Perhaps the last word should go to Milda Pladaite, the Graduate Civil Engineer with HOCHTIEF who arranged our visit, 'Supporting diversity and inclusion is not just for those under-represented but for everyone to be treated fairly and with respect. An open minded and supportive work place culture requires a long-term commitment and arises from a collaborative approach with suppliers and the clients working towards the same goal.’
And the Power Road bridge project is indeed an exemplar of a collaborative and inclusive culture that results in outstanding work performance.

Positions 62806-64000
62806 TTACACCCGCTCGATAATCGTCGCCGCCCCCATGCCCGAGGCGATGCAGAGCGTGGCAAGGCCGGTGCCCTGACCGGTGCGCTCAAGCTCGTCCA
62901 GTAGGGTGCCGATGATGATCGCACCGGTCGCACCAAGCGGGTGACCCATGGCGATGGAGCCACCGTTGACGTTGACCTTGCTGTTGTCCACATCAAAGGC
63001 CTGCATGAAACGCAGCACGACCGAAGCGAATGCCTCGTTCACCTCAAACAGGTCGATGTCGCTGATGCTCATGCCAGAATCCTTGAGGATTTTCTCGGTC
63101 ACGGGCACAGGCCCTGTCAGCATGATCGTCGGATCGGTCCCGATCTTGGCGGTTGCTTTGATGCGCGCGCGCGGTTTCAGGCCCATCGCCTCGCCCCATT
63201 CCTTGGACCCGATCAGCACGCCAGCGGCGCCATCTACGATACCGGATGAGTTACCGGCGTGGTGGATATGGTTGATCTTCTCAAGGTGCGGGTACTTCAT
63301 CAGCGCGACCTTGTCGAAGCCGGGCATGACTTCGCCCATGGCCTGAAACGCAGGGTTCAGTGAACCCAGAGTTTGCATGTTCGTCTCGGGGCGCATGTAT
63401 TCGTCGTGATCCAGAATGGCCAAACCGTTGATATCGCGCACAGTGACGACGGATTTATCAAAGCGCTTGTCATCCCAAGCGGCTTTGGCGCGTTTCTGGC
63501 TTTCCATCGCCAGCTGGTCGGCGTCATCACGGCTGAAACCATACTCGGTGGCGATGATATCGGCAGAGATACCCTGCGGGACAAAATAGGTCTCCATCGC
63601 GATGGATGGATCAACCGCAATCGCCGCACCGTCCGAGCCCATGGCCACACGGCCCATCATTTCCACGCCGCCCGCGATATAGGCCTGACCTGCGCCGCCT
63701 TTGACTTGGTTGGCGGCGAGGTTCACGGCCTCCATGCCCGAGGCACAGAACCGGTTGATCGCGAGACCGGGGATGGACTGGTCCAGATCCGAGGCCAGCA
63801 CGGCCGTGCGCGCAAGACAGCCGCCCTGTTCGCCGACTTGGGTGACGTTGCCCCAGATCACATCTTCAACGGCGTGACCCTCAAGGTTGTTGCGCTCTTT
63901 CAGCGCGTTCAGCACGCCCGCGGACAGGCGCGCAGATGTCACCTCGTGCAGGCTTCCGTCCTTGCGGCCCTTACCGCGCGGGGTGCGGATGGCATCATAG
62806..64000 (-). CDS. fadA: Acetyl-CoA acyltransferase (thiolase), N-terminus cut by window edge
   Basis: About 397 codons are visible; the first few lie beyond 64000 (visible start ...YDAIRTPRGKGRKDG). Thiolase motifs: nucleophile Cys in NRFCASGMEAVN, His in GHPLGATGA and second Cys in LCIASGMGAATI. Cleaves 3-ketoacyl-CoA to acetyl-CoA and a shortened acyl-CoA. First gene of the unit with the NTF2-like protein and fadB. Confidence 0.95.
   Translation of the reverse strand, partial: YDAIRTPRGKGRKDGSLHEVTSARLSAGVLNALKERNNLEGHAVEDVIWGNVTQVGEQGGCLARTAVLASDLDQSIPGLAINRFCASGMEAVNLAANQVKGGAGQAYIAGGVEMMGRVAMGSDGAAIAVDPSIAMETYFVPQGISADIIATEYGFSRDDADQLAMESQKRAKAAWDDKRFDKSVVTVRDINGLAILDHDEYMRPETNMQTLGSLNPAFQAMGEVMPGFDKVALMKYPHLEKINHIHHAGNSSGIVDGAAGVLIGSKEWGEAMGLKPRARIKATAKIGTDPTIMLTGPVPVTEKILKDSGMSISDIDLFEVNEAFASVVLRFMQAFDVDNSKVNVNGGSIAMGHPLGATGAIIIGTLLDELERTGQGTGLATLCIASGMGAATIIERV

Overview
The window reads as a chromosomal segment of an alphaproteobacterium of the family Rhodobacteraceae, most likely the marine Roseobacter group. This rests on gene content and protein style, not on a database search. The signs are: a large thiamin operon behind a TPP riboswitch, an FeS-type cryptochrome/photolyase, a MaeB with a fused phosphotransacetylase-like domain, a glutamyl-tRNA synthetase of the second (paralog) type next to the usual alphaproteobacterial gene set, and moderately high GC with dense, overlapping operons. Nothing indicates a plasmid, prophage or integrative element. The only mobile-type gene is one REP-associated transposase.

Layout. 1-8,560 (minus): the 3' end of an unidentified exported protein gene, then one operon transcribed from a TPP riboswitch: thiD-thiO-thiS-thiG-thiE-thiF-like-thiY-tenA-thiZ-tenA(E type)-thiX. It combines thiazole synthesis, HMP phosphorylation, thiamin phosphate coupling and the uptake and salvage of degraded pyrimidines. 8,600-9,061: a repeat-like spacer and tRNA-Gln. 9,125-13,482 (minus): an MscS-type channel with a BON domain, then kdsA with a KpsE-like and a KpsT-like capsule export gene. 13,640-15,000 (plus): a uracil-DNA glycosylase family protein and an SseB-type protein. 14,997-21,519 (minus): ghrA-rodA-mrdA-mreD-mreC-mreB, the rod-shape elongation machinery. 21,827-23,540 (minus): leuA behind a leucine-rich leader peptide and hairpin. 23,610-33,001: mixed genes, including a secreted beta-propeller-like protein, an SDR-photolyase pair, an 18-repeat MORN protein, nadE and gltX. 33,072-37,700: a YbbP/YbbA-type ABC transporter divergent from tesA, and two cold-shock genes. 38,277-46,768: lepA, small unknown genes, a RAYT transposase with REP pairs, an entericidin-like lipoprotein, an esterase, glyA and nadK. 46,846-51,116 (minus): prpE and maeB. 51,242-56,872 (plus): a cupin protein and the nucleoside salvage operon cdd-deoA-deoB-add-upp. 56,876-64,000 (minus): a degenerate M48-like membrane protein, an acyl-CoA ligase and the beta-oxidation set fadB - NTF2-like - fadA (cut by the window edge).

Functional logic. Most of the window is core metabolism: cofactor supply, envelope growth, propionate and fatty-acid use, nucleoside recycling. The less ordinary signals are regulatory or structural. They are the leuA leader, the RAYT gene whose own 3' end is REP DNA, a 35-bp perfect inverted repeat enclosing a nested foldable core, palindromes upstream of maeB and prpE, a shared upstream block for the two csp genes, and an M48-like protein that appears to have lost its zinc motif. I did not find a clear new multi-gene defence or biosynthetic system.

Here are a few comments from our members:
'HOCHTIEF and TfL were enthusiastic and had an interesting narrative to tell about collaborative working between contractor and client, that demonstrated excellent outcomes.'
'I was surprised how interesting I found the description of the works and challenges faced.'
‘I really enjoyed the personal stories from the speakers.'
'Great seeing another site different from my own project.'
'Enjoyed being able to chat and the informality of it all.'
'Project was a great example of what good looks like.'
'Those leading the tour were very knowledgeable about the project.'
'Appreciated the great commitment from the site team to make it best possible event'
'Very informative and the site members clearly were passionate about their project.'